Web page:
I’ve written about the importance of a good title before. A great script with a crappy title faces an uphill battle. That’s why I always make sure I have a title I like before I type “FADE IN,” even if I later change my mind.1

So yes, I’d pay for a great title. Today’s LA Times article about companies that consult on movie titles sounded promising, until…

Last summer, Lockhart and Barrie tried to persuade Sony to change the title of “Hancock,” a big-budget action comedy starring Will Smith as an alcoholic superhero known as John Hancock. They told studio executives they thought the current title was vague and pitched alternatives such as “Heroes Never Die,” “Unlikely Hero” and “Less Than Hero.”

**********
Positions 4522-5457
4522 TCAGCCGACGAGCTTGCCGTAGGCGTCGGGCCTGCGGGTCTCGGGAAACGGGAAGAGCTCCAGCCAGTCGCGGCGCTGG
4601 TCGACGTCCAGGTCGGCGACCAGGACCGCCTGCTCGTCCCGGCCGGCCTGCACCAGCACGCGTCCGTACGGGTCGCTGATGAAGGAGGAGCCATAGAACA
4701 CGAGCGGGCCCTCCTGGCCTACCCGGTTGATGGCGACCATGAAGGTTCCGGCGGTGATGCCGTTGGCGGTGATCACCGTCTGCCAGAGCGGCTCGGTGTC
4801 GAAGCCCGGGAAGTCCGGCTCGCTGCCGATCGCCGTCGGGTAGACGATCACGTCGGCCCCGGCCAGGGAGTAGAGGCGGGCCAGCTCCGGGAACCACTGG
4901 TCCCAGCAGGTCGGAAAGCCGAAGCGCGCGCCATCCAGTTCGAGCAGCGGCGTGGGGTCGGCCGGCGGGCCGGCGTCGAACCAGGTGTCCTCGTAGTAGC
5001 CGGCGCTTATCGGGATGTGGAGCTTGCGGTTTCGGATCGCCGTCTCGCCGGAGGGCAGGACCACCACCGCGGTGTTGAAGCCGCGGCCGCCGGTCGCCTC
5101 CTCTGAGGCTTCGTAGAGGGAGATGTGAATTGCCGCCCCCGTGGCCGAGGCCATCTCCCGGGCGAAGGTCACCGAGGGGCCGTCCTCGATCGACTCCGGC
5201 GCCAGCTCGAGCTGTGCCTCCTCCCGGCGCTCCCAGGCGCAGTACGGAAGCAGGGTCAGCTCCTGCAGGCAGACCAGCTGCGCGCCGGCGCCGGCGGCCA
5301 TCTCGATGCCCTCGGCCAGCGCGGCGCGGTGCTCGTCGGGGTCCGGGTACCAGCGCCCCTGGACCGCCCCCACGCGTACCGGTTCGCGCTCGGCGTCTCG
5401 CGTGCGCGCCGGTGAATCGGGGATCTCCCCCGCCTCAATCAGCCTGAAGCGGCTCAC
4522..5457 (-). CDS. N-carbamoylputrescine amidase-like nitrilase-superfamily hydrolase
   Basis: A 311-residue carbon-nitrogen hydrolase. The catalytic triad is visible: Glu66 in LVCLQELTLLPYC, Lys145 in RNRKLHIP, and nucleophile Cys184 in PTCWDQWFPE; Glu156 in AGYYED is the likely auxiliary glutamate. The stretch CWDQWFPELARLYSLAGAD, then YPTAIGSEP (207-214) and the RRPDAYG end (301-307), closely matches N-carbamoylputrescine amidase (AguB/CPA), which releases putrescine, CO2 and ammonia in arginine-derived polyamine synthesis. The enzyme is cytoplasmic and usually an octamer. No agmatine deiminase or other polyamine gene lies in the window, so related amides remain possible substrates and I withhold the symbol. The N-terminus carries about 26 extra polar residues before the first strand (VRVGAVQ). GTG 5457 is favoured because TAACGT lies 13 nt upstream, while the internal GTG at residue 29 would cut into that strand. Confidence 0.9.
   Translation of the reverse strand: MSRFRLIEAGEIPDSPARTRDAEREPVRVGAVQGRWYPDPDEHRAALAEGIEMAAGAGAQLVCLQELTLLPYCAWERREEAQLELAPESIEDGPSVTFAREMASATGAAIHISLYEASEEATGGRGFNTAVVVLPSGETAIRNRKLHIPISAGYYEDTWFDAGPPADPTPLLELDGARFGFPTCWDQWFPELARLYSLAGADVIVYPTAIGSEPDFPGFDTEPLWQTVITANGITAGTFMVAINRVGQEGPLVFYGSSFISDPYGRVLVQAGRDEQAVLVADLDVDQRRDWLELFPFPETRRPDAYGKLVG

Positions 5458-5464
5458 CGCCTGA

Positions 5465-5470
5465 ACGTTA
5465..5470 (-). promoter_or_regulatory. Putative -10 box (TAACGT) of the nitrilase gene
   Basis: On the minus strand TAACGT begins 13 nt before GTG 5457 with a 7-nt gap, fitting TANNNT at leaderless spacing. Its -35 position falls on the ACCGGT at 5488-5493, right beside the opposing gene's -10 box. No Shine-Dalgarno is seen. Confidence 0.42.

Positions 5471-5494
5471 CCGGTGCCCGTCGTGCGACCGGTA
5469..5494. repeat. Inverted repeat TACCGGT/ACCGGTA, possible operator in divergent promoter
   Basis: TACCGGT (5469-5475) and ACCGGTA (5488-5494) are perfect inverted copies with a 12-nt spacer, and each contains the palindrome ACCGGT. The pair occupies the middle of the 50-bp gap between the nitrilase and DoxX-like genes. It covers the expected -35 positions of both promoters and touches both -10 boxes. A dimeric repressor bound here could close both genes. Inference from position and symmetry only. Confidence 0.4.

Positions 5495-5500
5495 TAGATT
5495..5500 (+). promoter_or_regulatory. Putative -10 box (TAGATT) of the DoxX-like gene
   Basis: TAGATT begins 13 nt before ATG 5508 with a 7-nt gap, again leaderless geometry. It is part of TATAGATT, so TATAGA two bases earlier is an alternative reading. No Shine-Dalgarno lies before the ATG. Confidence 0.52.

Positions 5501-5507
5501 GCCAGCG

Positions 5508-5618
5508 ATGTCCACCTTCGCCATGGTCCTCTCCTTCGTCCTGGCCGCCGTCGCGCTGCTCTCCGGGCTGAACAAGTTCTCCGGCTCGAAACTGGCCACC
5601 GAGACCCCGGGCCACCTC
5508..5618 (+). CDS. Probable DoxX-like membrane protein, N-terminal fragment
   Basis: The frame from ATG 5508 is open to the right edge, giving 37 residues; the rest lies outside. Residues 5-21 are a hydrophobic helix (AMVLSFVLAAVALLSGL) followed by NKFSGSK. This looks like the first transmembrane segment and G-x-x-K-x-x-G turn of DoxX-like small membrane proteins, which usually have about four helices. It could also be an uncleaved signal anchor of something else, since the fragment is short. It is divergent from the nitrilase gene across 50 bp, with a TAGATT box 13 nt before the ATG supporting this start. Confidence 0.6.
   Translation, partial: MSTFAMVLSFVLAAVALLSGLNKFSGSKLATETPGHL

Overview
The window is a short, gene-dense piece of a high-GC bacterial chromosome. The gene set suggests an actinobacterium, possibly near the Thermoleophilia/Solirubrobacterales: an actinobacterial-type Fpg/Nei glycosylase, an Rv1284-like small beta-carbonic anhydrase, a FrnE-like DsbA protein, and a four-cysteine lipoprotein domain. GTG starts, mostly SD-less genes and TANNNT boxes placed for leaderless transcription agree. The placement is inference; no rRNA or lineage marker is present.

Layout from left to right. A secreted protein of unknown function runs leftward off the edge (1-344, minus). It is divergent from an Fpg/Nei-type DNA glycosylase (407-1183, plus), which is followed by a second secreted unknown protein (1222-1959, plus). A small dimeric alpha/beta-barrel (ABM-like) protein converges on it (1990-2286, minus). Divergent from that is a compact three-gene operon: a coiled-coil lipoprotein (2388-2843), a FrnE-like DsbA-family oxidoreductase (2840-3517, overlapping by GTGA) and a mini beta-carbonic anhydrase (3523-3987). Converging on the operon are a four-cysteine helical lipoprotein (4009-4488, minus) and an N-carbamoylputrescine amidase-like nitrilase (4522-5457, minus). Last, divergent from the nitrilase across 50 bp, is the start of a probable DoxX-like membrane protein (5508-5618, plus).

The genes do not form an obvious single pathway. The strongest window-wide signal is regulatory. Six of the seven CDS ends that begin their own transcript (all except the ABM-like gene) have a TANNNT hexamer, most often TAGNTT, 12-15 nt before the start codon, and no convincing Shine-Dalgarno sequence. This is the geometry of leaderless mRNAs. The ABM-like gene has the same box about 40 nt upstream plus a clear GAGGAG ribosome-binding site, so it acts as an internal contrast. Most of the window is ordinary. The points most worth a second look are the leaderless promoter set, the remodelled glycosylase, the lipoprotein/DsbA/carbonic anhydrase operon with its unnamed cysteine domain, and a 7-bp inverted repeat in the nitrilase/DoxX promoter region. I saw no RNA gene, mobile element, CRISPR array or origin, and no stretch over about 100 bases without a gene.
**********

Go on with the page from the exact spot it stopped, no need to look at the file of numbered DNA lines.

There’s spit-balling, and then there’s just spitting. I’d rather have an inscrutable one-word name than any of those crappy alternatives.

I helped out on that movie as it was transitioning from “Tonight, He Comes” to “Tonight He Comes” — the removal of the comma helped soften the double-entrendre. But by the wrap party, it was simply “Hancock,” which serves it well.2

By the way, the Josh Friedman who wrote the LA Times article is not the Sarah-Connor-Chronicling neighbor and erstwhile blogger.

  1. I never really had a title for that zombie western, which I should point out, never sold. Readers had [great suggestions](http://johnaugust.com/archives/2005/a-movie-by-any-other-name#comments), though.
  2. One added advantage of a single-word title is that it requires no translation for international audiences. Except in Germany, where Go is called “Go! Sex, Drugs & Rave’N'Roll.” Shudder.